Just how austere is European austerity?

Conventional wisdom purports that the crowds of protesters in the streets from Greece to France are merely voicing their opposition to “austerity” measures imposed by their respective governments. The outrage of the citizens would be understandable if austerity were less of a buzzword and more of an actual policy.

According to Neil Reynolds in Canada’s Globe and Mail, austerity may be as much as myth as the Loch Ness monster.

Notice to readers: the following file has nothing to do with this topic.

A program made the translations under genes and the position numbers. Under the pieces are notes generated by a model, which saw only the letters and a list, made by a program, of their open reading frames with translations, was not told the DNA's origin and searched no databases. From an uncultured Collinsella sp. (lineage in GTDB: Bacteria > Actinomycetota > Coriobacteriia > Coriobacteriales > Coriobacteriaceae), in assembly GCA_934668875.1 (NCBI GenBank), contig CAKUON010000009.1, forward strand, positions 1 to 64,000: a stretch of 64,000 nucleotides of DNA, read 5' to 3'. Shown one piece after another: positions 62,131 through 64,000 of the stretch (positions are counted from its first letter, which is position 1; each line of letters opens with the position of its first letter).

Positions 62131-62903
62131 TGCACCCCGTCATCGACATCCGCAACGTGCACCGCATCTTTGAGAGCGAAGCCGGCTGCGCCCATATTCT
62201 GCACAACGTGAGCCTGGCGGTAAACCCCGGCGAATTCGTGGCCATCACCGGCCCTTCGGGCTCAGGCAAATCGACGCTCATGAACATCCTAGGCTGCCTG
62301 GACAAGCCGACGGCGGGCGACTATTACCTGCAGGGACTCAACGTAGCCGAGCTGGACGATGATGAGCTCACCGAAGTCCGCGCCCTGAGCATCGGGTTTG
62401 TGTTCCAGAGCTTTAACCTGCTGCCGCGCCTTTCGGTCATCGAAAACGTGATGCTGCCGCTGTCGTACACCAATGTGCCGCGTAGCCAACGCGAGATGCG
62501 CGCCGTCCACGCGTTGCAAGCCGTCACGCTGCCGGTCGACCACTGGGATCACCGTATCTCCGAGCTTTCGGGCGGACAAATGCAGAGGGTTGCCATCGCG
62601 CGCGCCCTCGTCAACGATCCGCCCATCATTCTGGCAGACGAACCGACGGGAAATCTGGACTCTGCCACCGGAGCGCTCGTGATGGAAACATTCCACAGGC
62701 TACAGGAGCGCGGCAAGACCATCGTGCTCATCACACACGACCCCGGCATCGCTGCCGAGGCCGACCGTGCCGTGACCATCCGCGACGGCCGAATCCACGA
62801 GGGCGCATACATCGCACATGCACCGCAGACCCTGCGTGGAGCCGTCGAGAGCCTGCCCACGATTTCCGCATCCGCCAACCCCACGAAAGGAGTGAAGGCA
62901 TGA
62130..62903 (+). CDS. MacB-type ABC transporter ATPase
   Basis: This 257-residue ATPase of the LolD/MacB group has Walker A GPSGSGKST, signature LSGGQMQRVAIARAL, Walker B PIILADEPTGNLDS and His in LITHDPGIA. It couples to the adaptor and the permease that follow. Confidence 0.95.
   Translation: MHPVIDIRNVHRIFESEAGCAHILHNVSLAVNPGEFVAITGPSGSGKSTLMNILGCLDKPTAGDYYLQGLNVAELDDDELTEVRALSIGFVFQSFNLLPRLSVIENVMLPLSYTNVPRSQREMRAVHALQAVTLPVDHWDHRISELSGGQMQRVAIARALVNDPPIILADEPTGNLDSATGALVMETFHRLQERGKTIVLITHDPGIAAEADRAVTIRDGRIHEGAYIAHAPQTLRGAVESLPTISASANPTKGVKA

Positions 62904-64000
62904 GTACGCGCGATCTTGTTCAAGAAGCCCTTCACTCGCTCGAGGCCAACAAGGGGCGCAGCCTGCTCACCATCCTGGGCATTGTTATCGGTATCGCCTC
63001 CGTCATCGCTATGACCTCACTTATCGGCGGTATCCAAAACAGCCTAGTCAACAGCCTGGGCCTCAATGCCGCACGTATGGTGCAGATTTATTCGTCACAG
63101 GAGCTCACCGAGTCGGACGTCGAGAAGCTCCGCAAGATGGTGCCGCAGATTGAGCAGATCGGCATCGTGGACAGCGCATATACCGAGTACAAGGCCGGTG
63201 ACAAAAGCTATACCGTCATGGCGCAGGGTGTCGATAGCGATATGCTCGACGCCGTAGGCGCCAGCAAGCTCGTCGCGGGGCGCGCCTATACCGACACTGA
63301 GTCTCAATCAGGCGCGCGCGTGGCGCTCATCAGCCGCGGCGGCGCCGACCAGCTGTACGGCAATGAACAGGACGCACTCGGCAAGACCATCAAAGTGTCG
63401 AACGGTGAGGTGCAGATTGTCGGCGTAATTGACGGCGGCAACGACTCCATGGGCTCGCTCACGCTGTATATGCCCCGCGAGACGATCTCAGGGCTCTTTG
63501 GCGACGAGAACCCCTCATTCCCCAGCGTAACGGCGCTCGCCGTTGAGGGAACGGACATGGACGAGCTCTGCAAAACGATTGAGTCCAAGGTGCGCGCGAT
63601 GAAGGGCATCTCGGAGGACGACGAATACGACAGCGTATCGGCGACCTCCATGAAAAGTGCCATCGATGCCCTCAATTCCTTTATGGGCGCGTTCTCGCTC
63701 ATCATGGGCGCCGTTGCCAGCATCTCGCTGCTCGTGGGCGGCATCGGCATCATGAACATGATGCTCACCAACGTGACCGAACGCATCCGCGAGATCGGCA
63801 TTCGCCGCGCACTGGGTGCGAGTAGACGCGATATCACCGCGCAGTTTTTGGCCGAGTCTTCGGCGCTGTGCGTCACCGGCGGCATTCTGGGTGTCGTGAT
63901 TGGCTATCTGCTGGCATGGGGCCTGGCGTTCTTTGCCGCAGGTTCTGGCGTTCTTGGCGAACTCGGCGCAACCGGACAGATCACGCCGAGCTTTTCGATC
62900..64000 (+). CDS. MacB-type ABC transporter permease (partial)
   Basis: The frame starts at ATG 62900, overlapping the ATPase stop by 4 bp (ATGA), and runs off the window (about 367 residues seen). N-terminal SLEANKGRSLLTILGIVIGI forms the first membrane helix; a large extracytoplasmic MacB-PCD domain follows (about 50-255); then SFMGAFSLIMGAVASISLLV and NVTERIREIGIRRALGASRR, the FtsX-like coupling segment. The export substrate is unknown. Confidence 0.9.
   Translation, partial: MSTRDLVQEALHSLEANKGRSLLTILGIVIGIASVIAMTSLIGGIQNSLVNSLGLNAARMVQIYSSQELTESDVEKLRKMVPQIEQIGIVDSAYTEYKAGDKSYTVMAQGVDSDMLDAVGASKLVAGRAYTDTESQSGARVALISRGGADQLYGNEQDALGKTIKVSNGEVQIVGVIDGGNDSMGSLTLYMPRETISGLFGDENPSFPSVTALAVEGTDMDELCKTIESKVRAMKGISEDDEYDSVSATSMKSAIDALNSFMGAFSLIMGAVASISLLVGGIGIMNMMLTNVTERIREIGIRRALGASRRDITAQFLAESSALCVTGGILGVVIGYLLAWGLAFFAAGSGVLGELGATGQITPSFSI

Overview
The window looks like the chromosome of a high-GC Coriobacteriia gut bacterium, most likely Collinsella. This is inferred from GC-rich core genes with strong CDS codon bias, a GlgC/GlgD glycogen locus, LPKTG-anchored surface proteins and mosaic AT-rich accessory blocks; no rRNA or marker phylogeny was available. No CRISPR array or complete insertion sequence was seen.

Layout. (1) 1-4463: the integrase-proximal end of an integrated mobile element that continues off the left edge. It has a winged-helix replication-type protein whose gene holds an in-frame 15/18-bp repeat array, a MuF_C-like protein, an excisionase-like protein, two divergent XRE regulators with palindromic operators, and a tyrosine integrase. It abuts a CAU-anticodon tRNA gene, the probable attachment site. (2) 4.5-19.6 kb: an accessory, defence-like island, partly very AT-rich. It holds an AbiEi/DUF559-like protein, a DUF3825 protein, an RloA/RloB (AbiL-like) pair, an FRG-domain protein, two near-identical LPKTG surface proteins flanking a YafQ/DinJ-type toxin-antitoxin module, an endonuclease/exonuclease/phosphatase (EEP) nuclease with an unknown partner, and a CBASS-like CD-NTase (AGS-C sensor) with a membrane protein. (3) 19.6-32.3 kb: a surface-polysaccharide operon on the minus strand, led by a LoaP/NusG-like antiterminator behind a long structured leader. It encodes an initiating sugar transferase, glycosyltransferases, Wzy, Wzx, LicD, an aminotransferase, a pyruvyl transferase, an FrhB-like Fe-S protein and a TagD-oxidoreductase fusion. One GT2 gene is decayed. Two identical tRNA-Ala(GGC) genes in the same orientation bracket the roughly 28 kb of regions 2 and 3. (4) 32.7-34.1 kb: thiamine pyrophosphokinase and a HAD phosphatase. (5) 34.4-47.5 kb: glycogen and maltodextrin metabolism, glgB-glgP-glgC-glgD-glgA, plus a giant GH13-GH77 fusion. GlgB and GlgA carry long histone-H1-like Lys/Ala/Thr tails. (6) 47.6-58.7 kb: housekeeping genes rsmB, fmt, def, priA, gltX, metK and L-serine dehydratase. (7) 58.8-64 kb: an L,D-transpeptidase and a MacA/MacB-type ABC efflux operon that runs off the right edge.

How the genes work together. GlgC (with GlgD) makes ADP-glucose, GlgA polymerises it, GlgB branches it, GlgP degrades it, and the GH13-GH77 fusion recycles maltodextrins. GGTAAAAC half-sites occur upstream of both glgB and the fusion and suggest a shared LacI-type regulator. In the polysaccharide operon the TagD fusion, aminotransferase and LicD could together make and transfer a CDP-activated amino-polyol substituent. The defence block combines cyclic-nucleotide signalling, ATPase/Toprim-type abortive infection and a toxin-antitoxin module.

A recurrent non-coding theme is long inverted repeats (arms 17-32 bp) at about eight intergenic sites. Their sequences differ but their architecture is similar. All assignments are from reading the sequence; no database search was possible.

For example, he cites statistics which show that Greece has not cut spending, but has “increased its public sector expenditures from 45.2 per cent of GDP to 50.1 per cent.”

Conversely, “Sweden cut its expenditures from 55.2 per cent of GDP to 51.3 per cent, the largest single act of austerity on the continent” and Switzerland “reduced its expenditures from 36.4 per cent of GDP to 34.2 per cent.”

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